Sarah Guerra – Director, Diversity & Inclusion
Being a parent is an emotional roller coaster presenting joy and challenge in pretty equal measure. As the parent of four children (2 step and 2 I birthed), I am constantly in awe of their openness and adaptability to learning new things, and just how quickly they can surpass me in their knowledge and understanding. I was fascinated, and a little taken aback, when my 13 year old daughter, Kaela, explained the concepts of gender as she understood them including the panoply of letters that could make up what I have traditionally referred to as ‘LGBT’:
My initial reaction was to poo poo her! Those aren’t things! This was quickly followed by a degree of panic – how on earth do I do my job if there are so many more letters?
What I now recognize is that this was an opportunity for me to realise that my understanding of the world and people must continuously change and develop. As a diversity and inclusion professional I can’t and shouldn’t ever feel that there isn’t more for me to learn and understand about individuals and their experience of the world, work and study.
For those who are looking to expand on their own learning, I found this Stonewall resource on Trans Inclusion really helpful, and of course we have our own excellent Trans Matters guidance which is specific to King’s.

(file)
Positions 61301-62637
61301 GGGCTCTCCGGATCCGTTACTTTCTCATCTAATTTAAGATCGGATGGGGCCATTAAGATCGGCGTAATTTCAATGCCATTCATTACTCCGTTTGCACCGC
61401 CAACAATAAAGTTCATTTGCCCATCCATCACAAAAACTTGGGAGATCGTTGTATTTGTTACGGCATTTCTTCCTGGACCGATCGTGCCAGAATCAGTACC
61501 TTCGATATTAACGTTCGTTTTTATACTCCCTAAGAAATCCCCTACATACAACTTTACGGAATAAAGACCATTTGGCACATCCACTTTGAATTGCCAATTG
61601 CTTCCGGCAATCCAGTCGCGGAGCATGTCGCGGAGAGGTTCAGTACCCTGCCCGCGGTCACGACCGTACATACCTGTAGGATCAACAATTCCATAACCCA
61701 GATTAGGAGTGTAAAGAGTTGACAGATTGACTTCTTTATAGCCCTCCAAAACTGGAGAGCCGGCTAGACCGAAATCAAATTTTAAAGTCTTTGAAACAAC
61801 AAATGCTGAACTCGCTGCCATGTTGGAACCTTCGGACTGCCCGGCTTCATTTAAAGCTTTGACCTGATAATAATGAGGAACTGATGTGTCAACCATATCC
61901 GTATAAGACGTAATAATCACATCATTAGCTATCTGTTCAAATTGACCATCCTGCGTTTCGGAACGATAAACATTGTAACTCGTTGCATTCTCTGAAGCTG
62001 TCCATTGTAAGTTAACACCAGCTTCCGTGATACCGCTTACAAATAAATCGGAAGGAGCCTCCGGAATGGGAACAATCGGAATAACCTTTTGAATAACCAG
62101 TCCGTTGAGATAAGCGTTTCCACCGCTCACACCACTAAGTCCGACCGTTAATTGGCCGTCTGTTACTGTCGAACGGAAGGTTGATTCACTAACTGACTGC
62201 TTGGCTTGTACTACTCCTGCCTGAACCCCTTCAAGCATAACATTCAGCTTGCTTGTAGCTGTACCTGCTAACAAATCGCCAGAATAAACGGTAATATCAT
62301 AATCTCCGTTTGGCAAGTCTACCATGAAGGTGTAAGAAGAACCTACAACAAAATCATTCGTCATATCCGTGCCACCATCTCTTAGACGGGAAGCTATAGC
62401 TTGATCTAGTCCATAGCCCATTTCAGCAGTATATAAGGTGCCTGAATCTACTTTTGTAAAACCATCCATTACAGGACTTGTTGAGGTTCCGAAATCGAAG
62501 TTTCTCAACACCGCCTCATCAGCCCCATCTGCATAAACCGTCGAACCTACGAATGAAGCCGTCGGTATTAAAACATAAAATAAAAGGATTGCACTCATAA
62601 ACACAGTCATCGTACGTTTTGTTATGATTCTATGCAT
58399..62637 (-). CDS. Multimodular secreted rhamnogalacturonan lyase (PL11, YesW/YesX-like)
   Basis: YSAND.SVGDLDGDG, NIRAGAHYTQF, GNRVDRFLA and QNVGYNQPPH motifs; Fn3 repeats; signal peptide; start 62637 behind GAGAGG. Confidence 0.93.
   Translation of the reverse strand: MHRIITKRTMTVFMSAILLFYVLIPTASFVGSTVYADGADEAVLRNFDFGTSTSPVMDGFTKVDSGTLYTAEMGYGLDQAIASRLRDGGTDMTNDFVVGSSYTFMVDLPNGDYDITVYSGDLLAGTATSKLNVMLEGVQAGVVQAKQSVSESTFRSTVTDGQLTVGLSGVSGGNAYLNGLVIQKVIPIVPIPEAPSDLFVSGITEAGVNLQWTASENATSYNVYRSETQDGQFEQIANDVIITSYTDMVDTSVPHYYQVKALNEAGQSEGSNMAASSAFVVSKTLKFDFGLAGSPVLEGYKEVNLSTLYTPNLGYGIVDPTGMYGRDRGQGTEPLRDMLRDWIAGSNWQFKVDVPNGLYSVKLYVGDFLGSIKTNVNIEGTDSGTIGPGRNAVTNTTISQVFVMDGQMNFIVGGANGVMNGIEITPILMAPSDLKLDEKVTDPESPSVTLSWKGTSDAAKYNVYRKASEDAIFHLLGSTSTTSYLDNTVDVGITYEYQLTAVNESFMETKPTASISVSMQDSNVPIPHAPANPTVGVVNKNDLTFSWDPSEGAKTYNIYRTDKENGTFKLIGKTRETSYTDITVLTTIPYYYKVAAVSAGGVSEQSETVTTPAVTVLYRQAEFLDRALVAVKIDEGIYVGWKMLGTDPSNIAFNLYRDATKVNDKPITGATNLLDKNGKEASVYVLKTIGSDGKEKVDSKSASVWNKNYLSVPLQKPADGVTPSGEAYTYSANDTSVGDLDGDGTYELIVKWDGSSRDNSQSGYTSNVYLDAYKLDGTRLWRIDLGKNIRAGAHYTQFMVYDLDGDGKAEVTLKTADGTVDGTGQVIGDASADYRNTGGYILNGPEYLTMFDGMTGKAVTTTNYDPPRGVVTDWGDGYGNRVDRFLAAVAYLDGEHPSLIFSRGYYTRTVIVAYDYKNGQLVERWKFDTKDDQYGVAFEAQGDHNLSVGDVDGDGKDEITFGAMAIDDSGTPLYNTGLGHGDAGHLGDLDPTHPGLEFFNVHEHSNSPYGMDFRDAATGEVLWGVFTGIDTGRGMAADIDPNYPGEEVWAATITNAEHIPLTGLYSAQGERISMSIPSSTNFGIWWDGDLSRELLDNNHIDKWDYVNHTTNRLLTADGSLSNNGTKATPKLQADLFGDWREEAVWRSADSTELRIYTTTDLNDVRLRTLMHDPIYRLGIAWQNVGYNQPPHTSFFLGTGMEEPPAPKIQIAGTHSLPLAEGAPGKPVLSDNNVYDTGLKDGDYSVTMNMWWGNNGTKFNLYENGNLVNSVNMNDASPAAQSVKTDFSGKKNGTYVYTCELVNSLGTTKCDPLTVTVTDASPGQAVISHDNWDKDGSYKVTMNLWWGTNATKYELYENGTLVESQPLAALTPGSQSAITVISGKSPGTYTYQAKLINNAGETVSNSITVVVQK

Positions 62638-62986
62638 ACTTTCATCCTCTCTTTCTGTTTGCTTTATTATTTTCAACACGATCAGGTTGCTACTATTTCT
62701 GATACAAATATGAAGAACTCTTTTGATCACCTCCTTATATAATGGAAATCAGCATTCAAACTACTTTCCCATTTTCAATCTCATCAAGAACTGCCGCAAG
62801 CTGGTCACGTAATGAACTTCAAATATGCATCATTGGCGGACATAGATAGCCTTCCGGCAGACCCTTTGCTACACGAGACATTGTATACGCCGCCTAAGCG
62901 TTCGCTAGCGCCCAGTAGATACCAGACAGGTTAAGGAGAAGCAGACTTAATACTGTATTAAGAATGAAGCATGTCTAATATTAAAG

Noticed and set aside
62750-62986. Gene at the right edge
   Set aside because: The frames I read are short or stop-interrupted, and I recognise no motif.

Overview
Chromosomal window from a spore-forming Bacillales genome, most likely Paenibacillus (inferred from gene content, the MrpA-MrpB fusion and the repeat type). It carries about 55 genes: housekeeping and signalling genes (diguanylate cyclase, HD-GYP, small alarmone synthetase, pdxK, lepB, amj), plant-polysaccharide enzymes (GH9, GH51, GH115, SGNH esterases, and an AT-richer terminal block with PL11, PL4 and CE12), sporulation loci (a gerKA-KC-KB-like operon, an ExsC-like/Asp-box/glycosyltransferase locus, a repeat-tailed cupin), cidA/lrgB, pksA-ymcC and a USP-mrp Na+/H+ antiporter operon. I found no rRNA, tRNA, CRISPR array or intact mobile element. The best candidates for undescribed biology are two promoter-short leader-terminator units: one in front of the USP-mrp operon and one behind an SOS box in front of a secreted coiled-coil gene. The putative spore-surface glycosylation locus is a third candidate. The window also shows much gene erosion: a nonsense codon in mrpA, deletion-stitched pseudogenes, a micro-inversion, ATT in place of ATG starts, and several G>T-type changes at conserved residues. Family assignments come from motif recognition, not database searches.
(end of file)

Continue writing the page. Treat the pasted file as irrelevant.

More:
Of these resources, the following passage resonated particularly for me:
There is no universal experience of being trans. The Trans community is sometimes characterised as being individuals who wish to transition from one gender to another. In reality, the wide spectrum of gender identity is complicated. Increasingly, people feel comfortable openly expressing themselves in other ways than simply male and female.
Making myself listen and really hear my daughter and others (I would highly recommend Trans Like Me by CN Lester) has been transformative in my learning and understanding. Following this conversation, I asked Kaela how she identified, to which she responded that she didn’t need to – ‘people don’t need labels these days’. I realised that my expectation of defined boundaries and need for labels is the way I have been taught to understand myself and interact in the world. The world has changed since I first learned about these things and there is a wider range of gender expression that I am yet to fully understand.
Equally I don’t have to tie myself up in knots – the law and King’s has made it simple for all of us.
The Equality Act 2010 says that we cannot discriminate against transsexuals– that is people whose gender identity differs from the gender assigned to them at birth. Kings Vision 2029 states we care about our learners on an individual basis and that we will design mainstream interventions that remove all forms of inequality in learner engagement, retention and success.
To be the inclusive, world class organisation such as King’s must work to understand the complexities of gender expression and fluidity, and the implications of this on personal, practical and organisational interactions and how we can ensure that everyone, regardless of their gender identity, feels equally valued and able to succeed.
To do this, we simply need to harness two key research and teaching skills that we already use every day at King’s, listening and thinking.